Generic name: prednisone 1mg
Dosage form: tablet, delayed release
Medically reviewed by Drugs.com. Last updated on Sep 16, 2020.
Dosage of RAYOS should be individualized according to the severity of the disease and the response of the patient. For pediatric patients, the recommended dosage should be governed by the same considerations rather than strict adherence to the ratio indicated by age or body weight.
The maximal activity of the adrenal cortex is between 2 am and 8 am and is minimal between 4 pm and midnight. Exogenous corticosteroids suppress adrenocorticoid activity the least when given at the time of maximal activity. RAYOS is a delayed-release formulation of prednisone which releases the active substance beginning approximately 4 hours after intake [see Clinical Pharmacokinetics (12.3)]. The timing of RAYOS administration should take into account the delayed-release pharmacokinetics and the disease or condition being treated.
The initial dosage of RAYOS may vary from 5 to 60 mg per day depending on the specific disease entity being treated. Patients currently on immediate release prednisone, prednisolone, or methylprednisolone should be switched to RAYOS at an equivalent dose based on relative potency (2.4).
In situations of less severity, lower doses will generally suffice while in selected patients higher initial doses may be required. The initial dosage should be maintained or adjusted until a satisfactory response is noted. If after a reasonable period there is a lack of satisfactory clinical response, RAYOS should be discontinued and the patient transferred to other appropriate therapy. It should be emphasized that dosage requirements are variable and must be individualized on the basis of the disease under treatment and the response of the patient.
After a favorable response is noted, the proper maintenance dosage should be determined by decreasing the initial drug dosage in small decrements at appropriate time intervals until the lowest dosage which will maintain an adequate clinical response is reached. It should be kept in mind that constant monitoring is needed in regard to drug dosage. Included in the situations which may make dosage adjustments necessary are changes in clinical status secondary to remissions or exacerbations in the disease process, the patient's individual drug responsiveness, and the effect of patient exposure to stressful situations not directly related to the disease entity under treatment. In this latter situation it may be necessary to increase the dosage of RAYOS for a period of time consistent with the patient's condition. If a period of spontaneous remission occurs in a chronic condition, treatment should be discontinued. If after long-term therapy the drug is to be stopped, it is recommended that it be withdrawn gradually rather than abruptly.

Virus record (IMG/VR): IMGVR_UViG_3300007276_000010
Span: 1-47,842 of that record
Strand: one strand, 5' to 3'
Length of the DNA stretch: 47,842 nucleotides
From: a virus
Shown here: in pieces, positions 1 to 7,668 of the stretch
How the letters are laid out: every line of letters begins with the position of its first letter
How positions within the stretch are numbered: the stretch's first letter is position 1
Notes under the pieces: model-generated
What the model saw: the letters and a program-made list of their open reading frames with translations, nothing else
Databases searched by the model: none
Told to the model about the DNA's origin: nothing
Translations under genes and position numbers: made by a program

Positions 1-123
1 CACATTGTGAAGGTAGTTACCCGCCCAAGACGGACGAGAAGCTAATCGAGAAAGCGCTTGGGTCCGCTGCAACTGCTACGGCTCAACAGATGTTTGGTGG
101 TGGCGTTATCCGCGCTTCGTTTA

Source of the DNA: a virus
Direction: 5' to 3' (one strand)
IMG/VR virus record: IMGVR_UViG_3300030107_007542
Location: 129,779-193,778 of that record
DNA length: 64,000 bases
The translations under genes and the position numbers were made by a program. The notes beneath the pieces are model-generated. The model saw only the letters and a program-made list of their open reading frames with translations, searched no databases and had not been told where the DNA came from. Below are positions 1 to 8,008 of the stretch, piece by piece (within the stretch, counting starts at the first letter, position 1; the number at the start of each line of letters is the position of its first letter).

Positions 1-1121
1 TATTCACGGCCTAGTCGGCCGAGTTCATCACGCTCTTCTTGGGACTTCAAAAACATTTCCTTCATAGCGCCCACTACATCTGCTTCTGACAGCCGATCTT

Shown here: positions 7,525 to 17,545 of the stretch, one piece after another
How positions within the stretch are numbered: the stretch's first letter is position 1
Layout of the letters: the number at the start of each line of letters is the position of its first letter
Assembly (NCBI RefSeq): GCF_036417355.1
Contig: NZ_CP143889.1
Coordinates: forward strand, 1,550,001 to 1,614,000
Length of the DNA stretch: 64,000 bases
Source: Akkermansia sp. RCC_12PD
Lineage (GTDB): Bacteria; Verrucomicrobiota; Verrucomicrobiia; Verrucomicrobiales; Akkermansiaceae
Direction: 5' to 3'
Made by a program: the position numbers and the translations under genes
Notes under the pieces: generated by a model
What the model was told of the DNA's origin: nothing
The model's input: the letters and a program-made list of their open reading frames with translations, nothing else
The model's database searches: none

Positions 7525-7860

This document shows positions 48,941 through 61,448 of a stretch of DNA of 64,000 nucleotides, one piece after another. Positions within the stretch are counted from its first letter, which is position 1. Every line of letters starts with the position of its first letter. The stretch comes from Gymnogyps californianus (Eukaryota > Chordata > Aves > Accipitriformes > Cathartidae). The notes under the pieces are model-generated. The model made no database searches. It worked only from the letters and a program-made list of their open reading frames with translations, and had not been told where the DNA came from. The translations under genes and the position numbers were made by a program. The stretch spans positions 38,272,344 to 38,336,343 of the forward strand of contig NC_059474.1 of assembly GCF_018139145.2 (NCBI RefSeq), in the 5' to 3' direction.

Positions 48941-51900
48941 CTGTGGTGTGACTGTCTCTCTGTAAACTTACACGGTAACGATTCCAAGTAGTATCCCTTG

Blood pressure, body weight, routine laboratory studies (including 2-hour postprandial blood glucose and serum potassium), and chest X-ray should be obtained at regular intervals during prolonged therapy with RAYOS. Upper GI X-rays are desirable in patients with known or suspected peptic ulcer disease.
Method of Administration
RAYOS is for oral administration.
RAYOS should be taken daily with food. [see Clinical Pharmacokinetics (12.3)]
RAYOS tablets should not be broken, divided, or chewed because the delayed release of prednisone is dependent on an intact coating. (11)
Corticosteroid Comparison Chart
For the purpose of comparison, one 5 mg RAYOS tablet is the equivalent milligram dosage of the following various corticosteroids:
|Betamethasone, 0.75 mg||Paramethasone, 2 mg|
|Cortisone, 25 mg||Prednisolone, 5 mg|
|Dexamethasone, 0.75 mg||Prednisone, 5 mg|
|Hydrocortisone, 20 mg||Triamcinolone, 4 mg|
|Methylprednisolone, 4 mg|
These dose relationships apply only to oral or intravenous administration of these compounds. When these substances or their derivatives are injected intramuscularly or into joint spaces, their relative properties may be greatly altered.
Always consult your healthcare provider to ensure the information displayed on this page applies to your personal circumstances.
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More about Rayos (prednisone)
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- Drug class: glucocorticoids
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